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UMMC Awarded NIH Funding to Help Improve Newborn Health Outcomes

 By Andrea Wright Dilworth

UMMC Communications

Dr. Abhay Bhatt, principal investigator of the Neonatal Research Network, visits Marian Johnson, a patient in the Kathy and Joe Sanderson Tower at Children’s of Mississippi. Photo By Joe Ellis/ UMMC Communications

The University of Mississippi Medical Center has been selected to join a network of medical centers studying ways to improve health outcomes for newborns.  

As part of the Neonatal Research Network, UMMC will work with 14 other centers across the country over the next seven years to conduct collaborative, multi-site clinical trials and observational studies on newborn infants, providing evidence to guide clinical practice. 

The network is funded by the Eunice Kennedy Shriver National Institute of Child Health and Human Development, part of the National Institutes of Health.  

The Medical Center will receive nearly $2.1 million in funding.  

“UMMC has received international recognition by joining this group of other reputed academic centers across the US,” said Dr. Abhay Bhatt, professor of pediatrics and director of research in the Division of Neonatology, and the study’s principal investigator.   

Other network members include Duke University, Emory University, Stanford University and Cincinnati Children’s Medical Center. 

“Our faculty and trainees will get the opportunity to collaborate with their counterparts in other institutions, and our scientists, in collaboration with our newborn faculty, will get the opportunity to develop funded translational research studies involving newborns,” said Bhatt.  

Dr. Mobolaji Famuyide, chief of pediatric neonatology and alternate principal investigator, supported Bhatt through the competitive process of joining the network, which required the interdisciplinary teamwork of many.  

“Having our division in the NRN is a dream come true,” said Famuyide. “In Mississippi, we serve a unique population with significant health care needs and who are underserved.  

“This allows this cohort to benefit from novel medical interventions and practices and to contribute to neonatal literature. It also affords our junior faculty with a desire for a research career the opportunity to be involved in NIH-funded studies and the prestige that comes with that.” 

The network, formed in 1986, will continue to conduct randomized controlled trials of unproven or promising therapies and observational studies of newborns most at risk, said Bhatt.  

Ongoing observational studies UMMC will participate in include a follow-up of infants born at 22 to 26 weeks and a survey of morbidity and mortality in very low-birth weight infants. One of several ongoing clinical trials is studying whether treating early preemies with only 15 minutes of phototherapy per hour can adequately control bilirubin levels compared to continuous phototherapy.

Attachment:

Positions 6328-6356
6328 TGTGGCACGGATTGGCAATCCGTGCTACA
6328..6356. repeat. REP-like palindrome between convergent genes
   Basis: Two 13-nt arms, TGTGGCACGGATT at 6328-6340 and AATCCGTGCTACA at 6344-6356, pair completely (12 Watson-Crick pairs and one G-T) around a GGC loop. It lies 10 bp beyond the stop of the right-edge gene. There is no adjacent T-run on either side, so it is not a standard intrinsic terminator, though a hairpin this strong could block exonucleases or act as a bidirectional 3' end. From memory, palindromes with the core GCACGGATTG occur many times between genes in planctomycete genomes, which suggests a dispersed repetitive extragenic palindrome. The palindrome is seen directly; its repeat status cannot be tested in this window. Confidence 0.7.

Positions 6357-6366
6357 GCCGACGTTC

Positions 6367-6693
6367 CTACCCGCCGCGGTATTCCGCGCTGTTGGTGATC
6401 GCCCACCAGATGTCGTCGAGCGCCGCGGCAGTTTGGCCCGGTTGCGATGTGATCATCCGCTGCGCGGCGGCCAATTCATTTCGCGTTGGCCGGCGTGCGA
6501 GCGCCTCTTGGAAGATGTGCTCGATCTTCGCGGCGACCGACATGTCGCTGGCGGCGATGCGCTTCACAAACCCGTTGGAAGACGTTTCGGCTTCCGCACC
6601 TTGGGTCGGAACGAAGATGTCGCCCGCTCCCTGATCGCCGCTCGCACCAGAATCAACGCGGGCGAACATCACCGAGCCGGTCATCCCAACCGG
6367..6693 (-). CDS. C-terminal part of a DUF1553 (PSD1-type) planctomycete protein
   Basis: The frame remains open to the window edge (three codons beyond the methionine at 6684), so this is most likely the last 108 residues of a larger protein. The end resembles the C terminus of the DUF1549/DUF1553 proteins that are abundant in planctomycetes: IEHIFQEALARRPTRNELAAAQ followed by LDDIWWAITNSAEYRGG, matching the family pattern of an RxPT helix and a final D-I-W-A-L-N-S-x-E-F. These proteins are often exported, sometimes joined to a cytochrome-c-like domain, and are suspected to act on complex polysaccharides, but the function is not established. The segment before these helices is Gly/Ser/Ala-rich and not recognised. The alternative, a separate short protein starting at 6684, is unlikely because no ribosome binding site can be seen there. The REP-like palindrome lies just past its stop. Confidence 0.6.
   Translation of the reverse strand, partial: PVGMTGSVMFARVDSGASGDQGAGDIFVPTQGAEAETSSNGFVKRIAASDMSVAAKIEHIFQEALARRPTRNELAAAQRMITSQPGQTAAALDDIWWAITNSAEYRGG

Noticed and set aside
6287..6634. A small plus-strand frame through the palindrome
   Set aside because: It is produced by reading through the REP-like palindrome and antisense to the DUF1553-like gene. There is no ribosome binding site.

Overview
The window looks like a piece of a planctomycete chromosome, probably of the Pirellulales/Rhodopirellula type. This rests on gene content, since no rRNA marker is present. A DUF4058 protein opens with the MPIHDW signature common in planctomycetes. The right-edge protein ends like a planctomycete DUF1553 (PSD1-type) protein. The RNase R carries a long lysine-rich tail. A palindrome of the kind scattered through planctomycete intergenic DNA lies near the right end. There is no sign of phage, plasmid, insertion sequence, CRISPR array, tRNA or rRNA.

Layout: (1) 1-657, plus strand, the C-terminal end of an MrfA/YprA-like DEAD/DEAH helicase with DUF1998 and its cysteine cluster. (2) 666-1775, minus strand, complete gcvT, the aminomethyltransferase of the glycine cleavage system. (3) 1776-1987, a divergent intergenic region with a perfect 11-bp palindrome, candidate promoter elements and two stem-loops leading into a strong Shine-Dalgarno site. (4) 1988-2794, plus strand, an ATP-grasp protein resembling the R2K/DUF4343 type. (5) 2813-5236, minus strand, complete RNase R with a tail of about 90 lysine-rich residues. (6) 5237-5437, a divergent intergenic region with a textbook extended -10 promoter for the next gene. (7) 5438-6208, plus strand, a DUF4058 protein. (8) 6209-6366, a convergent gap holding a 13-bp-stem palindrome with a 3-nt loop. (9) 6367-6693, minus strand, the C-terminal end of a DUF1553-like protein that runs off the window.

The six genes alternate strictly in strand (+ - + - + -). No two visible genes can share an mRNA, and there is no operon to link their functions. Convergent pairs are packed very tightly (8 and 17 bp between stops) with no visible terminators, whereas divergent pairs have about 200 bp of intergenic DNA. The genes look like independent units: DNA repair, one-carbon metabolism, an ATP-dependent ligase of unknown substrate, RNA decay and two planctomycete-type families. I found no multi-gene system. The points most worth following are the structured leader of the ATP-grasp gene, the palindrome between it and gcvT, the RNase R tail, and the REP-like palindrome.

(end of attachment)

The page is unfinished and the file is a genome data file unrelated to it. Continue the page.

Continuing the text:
This is a “monumental achievement” for UMMC, said Dr. Courtney Walker, assistant professor of psychiatry and follow-up principal investigator, as is Mississippi’s representation in the network.  

“We have the highest preterm birth rate in the country, and being a part of the NRN gives infants and their families the opportunity to be a part of cutting-edge treatment and management strategies that they may not have access to otherwise.”  

As follow-up PI, Walker, lead psychologist in the Newborn High-Risk Follow-Up Clinic, where neurodevelopmental assessments are conducted, will oversee the collection of outcome measures after discharge.  

The NIH formed the network for a couple of reasons. At the time, many newborn treatment and management strategies that had become standard were not being properly evaluated. To create a population large enough for adequate samples to be drawn, multiple clinical centers were needed.    

The network of clinical centers, along with a data coordinating center, allows for rigorous evaluations of large samples and rapid results that would not be possible with only one center.  

The NRN has published more than 470 scholarly articles that have helped guide clinical practice, including the use of hypothermia to treat birth asphyxia in term infants and Vitamin A to reduce the risk of chronic lung disease and sepsis in premature babies.  

“Our population has been historically underrepresented in this level of research, which is problematic because, typically, the NRN sets the standard for NICU treatment and management strategies,” said Walker.  

“Given that a lot of our babies are born premature in Mississippi, it is critical to study these new techniques here so that we can help determine whether or not they would benefit our children.” 


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